The Istituto Poligrafico Zecca della Stato (IPZS) has issued the latest coin in their ongoing and exquisite numismatic series, “Italy and the Arts.” This year, the coin pays homage to the fascinating and ancient Riace Bronze statues.
Discovered in August of 1972, just 26 feet underwater and some 220 yards off the coast of Riace Marina, the Riace Bronzes are two of the most representative icons of ancient Greek art. According to recent historical-archaeological research, the superb statues date back to the 5th century B.C. and are now preserved at the National Archeological Museum of Reggio Calabria.
On August 12, 1972, an amateur scuba-diver caught a glimpse of what appeared to be an arm of sorts protruding from the sandy bottom of the Ionian Sea. The Antiquities Department of Calabria was alerted to this find and just four days later, despite stormy seas, two enormous bronze statues were raised and carried to land.
The first statue retrieved was of a young man with a thick, curly beard. The second statue appeared to have lost his shield, lance, and Attic helmet. He has a full, flowing beard, and a more mature appearance. Restorers later revealed that his right arm was in fact not part of the original cast, but soldered on at a later date. In the days that followed, 2000 years of marine debris and deposits were carefully cleaned away, and nearly 133 pounds of foundry earth, dust, clay, and sea sand were removed from inside the statues to reveal extraordinary workmanship and detail. While the statues had been cast in bronze, the eyes were an exquisite mixture of ivory and glass, the teeth were silver, and the lips were copper.
Although recovered together, the two statues may only have been united on their fateful voyage. Although they both represent the ideal warrior hero, they are somewhat dissimilar in style. Scholars theorize that the young man is the work of Phidias (c. 460 BC), while the older man was made by Polyclitus (c. 430 BC). There is also speculation that they may have come from a temple built by the Athenians to commemorate their victory over the Persians at Marathon. Another possibility is that they were the work of Pythagorus, considered the greatest artist of Magna Graecia and the first sculptor to represent such anatomical details. Today, the statues can be seen in a specially designed exhibition at the Museo Archeologico Nazionale di Magna Grecia in Reggio Calabria.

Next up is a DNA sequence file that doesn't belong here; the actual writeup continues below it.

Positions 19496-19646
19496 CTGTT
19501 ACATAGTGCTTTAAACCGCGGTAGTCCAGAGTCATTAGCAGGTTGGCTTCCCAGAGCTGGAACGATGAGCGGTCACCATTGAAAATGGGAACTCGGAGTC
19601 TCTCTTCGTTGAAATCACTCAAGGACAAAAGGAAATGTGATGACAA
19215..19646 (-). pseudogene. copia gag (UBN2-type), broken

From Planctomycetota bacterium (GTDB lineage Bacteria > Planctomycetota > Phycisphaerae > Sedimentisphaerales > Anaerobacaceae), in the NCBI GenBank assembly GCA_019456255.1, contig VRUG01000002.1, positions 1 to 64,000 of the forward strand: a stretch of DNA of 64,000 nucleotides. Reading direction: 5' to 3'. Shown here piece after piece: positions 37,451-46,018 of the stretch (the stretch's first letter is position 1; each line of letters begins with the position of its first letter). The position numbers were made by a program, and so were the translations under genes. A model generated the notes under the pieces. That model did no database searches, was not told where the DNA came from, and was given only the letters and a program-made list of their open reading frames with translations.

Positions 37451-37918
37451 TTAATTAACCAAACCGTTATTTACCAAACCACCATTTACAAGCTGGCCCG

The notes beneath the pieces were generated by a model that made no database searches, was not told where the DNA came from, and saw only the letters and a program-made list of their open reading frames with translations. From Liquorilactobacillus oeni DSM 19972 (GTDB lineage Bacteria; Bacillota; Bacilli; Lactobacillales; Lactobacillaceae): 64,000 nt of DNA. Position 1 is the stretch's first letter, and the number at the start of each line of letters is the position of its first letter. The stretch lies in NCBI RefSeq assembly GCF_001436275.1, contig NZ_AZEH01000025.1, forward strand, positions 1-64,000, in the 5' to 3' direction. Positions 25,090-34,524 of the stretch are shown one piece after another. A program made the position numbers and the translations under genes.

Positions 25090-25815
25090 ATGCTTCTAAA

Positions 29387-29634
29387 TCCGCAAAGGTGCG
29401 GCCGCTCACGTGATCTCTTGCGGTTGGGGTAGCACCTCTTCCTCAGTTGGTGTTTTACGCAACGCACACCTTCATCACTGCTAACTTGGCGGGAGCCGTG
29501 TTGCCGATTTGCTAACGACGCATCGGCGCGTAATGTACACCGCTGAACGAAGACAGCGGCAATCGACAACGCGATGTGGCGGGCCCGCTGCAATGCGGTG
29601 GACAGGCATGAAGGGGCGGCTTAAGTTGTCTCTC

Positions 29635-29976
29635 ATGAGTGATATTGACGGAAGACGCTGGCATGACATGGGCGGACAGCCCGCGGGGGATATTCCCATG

The coin is designed by IPZS artist Maria Angela Cassol and prominently features the faces of both statues in precise detail. The obverse side bears a depiction of “statue A,” which includes a bearded head in three-quarter view, facing left, with a band holding his flowing hair. Below the head is the name of the designer “CASSOL”. The border of a Greek-key decoration partially frames the bust of the statue’s head, along with inscription “REPUBBLICA ITALIANA,” which is separated by a star.
On the reverse is a depiction of “statue B”: a bearded head facing right and showing traces of the now-lost helmet. On the left of the bust is the letter “R” identifying the Mint of Rome, along with the value “10 EURO,” and the year of the coin’s issue, “2015”. The arch-shaped inscription “ITALIA DELLE ARTI” is at the base of the head, and the text “RIACE” is placed underneath it. The frame of a classical Greek-key design fully frames the design.
|10 EURO||.925 silver||22 grams||34 mm.||Proof||4000 pieces|
First begun in 2010, “Italy and the Arts” is an annual coin series that has grown in popularity with each issue and highlights various historical objects housed in the many museums in Italy. For more information on this and other coins on offer from the IPZS, please visit their Web site. Information is offered in Italian, with international orders dispatched where applicable.